Surprise! So-called consulate in Benghazi was actually the site of a secret CIA operation!
Glenn Kessler, the fact-checker at the Washington Post, has more than a few juicy tidbits you probably didn’t know about the tragedy in Benghazi, Libya.
For example, various changes made to the Obama administration’s talking points on the violence in Benghazi — changes that are all the buzz among Republican conspiratorialists these days — are described by Kessler thusly:
This basically was a bureaucratic knife fight, pitting the State Department against the CIA.
In other words, the final version of the talking points may have been so wan because officials simply deleted everything that upset the two sides. So they were left with nothing.
And then there’s THIS from Kessler:
Although the ambassador [Christopher Stevens] was killed, the Benghazi “consulate” was not a consulate at all but basically a secret CIA operation which included an effort to round up shoulder-launched missiles. In fact, only seven of the 39 Americans evacuated from Benghazi had any connection to the State Department; the rest were affiliated with the CIA.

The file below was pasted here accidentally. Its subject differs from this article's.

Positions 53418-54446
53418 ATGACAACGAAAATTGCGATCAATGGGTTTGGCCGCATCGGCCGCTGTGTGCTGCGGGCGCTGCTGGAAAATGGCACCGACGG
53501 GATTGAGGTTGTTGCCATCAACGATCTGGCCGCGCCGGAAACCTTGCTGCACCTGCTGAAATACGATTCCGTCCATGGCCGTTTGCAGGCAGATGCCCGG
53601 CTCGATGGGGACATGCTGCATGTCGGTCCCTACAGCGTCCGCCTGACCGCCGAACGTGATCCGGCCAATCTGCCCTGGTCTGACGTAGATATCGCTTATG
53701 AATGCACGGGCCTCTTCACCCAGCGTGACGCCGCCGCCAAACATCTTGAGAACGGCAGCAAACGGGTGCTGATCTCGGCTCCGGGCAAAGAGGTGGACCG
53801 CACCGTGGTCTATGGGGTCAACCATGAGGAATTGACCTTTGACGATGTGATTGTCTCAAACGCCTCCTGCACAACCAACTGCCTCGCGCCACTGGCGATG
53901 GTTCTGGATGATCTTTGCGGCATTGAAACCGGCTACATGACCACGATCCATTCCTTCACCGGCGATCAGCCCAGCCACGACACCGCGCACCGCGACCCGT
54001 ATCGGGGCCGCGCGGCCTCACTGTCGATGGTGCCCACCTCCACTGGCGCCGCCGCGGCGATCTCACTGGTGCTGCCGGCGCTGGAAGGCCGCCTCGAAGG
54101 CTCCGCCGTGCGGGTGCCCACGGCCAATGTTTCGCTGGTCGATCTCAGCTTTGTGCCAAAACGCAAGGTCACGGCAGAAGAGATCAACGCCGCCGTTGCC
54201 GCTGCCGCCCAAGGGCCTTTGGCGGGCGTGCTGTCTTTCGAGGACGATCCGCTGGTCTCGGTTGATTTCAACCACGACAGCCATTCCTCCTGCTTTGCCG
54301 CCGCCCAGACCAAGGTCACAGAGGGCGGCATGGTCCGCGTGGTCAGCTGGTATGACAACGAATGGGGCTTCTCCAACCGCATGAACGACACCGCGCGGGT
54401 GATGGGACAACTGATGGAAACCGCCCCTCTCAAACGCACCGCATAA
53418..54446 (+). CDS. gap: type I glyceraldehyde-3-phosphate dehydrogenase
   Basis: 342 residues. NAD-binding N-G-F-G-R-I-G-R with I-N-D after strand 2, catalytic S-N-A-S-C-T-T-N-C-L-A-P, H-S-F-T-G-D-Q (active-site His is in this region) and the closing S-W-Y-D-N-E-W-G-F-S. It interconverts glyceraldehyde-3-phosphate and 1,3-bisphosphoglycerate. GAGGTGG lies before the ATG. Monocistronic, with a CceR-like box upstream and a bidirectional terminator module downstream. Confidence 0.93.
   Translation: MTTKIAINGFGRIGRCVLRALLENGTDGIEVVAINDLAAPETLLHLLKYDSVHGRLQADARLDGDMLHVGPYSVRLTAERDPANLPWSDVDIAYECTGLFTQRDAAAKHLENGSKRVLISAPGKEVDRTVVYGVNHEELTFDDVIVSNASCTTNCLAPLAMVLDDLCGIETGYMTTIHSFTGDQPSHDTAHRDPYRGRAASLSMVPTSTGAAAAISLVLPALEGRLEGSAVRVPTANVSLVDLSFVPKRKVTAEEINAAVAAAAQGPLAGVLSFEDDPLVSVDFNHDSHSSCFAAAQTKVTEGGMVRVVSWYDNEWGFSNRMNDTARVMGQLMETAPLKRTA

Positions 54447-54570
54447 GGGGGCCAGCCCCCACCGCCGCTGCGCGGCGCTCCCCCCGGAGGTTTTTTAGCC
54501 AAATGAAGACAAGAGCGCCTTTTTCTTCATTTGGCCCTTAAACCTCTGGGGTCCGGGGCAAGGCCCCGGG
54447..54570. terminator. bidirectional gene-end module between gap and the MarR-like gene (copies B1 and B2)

The official reports, such as the one from the Accountability Review Board and the Senate Homeland Security Committee Report, essentially dance around that uncomfortable fact…
So, from the State Department perspective, this was an attack on a CIA operation, perhaps by the very people the CIA was battling, and the ambassador tragically was in the wrong place at the wrong time. But, for obvious reasons, the administration could not publicly admit that Benghazi was mostly a secret CIA effort.
The talking points were originally developed by the CIA at the request of a member of the House Intelligence Committee. Interestingly, all of the versions are consistent on one point — that the attacks were “spontaneously inspired by protests at the U.S. embassy in Cairo,” a fact later deemed to be incorrect.
The talking points through Friday begin to become rather detailed, at which point there is sharp push-back from the State Department.
[I]n Washington, one should never underestimate the importance of internal conflict between agencies.